Phone: (301) 689-1788 Fax: (301) 689-1798 Product Data Medium duty Scope: Chemical Analysis (Wt.57 MgO 0. SiO2 59.97 CaO 0.48 Fe2O3 1. 3500—4500 BULK DENSITY—lbs/cu ft. I.Calcined Basis) Power pressed. strong brick.% . 129—133 .90 Designed to satisfy requirements for Al2O3 32.90 intermediate (moderate) duty service TiO2 1.5 COLD CRUSHING P.89 PCE: 29 Alkalies & Trace Elements 2. to insure dense. S.29 CLASSIFICATION: ASTM C-27 METHOD OF MANUFACTURE Dry Press MODULUS OF RUPTURE—PSI 1000—1300 APPARENT POROSITY % 16—18.

Scope: Power pressed. 2. Red Low Duty Designed to satisfy general use where low temperatures are present and non-severe conditions exist.G.64 . I. 3500—4500 BULK DENSITY—lbs/cu ft. to insure dense. S. strong brick. PCE: 14—15 CLASSIFICATION: ASTM C-27 METHOD OF MANUFACTURE Dry Press MODULUS OF RUPTURE—PSI 650—950 APPARENT POROSITY % 18—21 COLD CRUSHING P.S. 130—132 A.

then cut into shape using a series of taut wires .plastic mixture (12-15% H20 by weight) that is ager fed and extruded under pressure. .Firebricks are generally manufactured by: •  Dry Pressing.moist powder mix (no more than 10% H20 by weight) pressed into shape using extreme pressure (500-1500psi) •  Stiff Mud Process. •  Soft Mud Process- (Historically) a plastic mix (20-30% H20 by weight) is pushed into a wooden mold that uses sand or oil as a release.

•  US Standard Straight- 9” x 4 ½” x 2 ½” •  European Standard Straight- 9” x 4 ½” x 3 “ .

.Kiln builders will make the kiln layout divisible by 4.5” so they do not have to cut many bricks.

•  Organic material is burned out. Insulating Firebrick (IFB) •  Made from a mixture of refractory materials (primarily silica and alumina) combined with either organic or multicellular lightweight aggregate. •  Left with many little voids and the cells. . it’s the porosity or voids that produces the insulating qualities.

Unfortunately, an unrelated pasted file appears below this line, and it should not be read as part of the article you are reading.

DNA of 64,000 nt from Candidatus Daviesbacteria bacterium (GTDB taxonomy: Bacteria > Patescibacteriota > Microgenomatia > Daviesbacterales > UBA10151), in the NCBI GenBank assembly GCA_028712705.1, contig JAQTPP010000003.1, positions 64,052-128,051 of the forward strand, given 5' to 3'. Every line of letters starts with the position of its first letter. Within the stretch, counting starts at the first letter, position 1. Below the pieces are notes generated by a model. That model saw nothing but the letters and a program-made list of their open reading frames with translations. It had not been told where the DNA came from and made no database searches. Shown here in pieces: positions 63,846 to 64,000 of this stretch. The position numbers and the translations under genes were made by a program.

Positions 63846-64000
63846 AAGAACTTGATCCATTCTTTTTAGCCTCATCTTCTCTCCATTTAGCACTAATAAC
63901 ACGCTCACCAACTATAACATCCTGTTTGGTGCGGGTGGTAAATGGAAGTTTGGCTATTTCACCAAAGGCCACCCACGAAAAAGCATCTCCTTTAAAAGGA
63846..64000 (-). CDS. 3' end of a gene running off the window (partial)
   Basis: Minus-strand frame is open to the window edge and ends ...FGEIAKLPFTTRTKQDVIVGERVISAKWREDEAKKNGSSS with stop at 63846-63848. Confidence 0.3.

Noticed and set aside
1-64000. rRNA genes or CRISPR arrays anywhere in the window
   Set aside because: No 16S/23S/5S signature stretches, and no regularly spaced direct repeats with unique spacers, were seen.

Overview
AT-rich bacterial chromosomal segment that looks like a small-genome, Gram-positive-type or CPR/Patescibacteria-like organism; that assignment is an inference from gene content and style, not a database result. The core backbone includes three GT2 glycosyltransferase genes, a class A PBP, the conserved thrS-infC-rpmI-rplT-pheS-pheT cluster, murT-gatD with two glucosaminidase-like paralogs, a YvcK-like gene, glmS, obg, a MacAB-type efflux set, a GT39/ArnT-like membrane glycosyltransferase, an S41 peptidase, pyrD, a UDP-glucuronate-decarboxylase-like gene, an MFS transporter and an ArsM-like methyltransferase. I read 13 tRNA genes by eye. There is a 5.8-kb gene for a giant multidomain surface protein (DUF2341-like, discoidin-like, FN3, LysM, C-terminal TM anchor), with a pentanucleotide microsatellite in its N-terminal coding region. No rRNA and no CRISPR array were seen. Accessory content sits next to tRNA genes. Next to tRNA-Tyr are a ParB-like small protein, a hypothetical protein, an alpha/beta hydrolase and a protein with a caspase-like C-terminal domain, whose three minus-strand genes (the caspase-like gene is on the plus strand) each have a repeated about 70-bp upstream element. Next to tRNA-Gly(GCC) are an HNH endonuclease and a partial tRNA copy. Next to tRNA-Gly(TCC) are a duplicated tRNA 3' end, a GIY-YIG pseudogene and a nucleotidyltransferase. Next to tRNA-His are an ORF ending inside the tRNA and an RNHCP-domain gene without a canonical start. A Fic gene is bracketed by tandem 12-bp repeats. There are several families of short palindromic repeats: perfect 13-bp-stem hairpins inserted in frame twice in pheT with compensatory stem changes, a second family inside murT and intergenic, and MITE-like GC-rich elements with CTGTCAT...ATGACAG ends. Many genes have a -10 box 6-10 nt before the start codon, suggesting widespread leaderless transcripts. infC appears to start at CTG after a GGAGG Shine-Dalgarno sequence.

such as fluxes. •  There is refractory coatings that will slow the corrosion process down/ maybe.. stores and absorb very little heat. •  Low thermal-conductivity. . •  Falls short withstanding chemical attacks. Insulating Firebrick IFB •  Weights 65-85% less then a dense firebrick. •  Not affected by a reduction atmosphere.

pdf .50/brick •  BNZ-23HS •  K-26 •  TC-26 HS •  JM-28 •  JM-30 http://www. cut and ground into shapes. •  Then they are fired. IFB •  The bricks are made by either a slip casting or a stiff mud process.morganthermalceramics.9” x 4 ½” x 3” IFB’s are categorized by an identification a code: •  K-20 •  K-23 about $2.com/files/datasheets/6_1-14-3lowtempifb. •  US Standard Straight.9” x 4 ½” x 2 ½” •  European Standard Straight.

1 0.85) 2.1 Alkalies.72) 105 (0.22) Standard Sizes* .4 Thermal Conductivity. K-25 Physical Properties K-23 TC-23 IFB 23 Tile K-25 Recommended Hot Face use limit.93) Cold crushing strength.72) 135 (0.86) 200 (1.23) 1.87) 1. MgO 0.93 (0. 3. .2 (1. ASTM C 133 psi (MPa) 115 (0.0 (0.22) 1.13) 0. -0.25) 1.3 (0.K ®-23.4 0.0) 125 (0.3 (1.14) 1.9 (0.3 Titanium oxide.41 (593-641) Melting temperature. Al2O3 38 38 38.1 - @ 2450°F (1343°C) .3 .5 46 Silica. IFB 23 Tile. ASTM C 133 psi (MPa) 145 (1./hr•ft 2•°F (W/m•K). %. SiO2 45 45 47. per ASTM C 210 @ 2250°F (1232°C) 0 to -0.20) 1.6 1.1 0.15) @ 1000°F (538°C) 1. CaO 15 15 11 14 Magnesium oxide.14 (0. 0.13) 1.06 (0.0) 2. ASTM C 134 K-23 lb/9" straight (kg) 1.5 0.3 Deformation under hot load.°F 2750 (1510) 2750 (1510) 2750 (1510) 2800 (1538) Modulus of rupture.92 (0.1 -0.4 Calcium oxide.24) 1.6 (0. % @ 10 psi.39 (0.8 (0. as.38) Permanent linear change.1 0 0 11⁄2 hr @ 2200°F (1204°C) 0.18) 1. % Alumina. TiO2 1.64 (0.6 1.3 0. ASTM C 201 Mean temperature @ 500°F (260°C) 0.°F (°C) 2300 (1260) 2300 (1260) 2300 (1260) 2500 (1371) Density. Fe2O3 0. TC™-23.95 (0.5 Ferric oxide. Na2O and K2O 0.6 1.86) 125 (0.16) 1.2 0 to -0.22 (0.1 Coefficeint of thermal expansion in/in°Fx10-6 3 3 .7 (0. ASTM C 16 11⁄2 hr @ 2000°F (1093°C) 0 0.54 (0.3 0.36 (480 . .1 Chemical Analysis.17) 1.20) @ 2000°F (1093°C) 1.5 0. .5 (0.5 37. BTU•in.05) pcf (kg/m3) 31 .35 (497-560) 30 .2 (0.576) 37 (593) 38 .24) 1.3 0.79) 105 (0.38 (0.2 0.18) @ 1500°F (815°C) 1.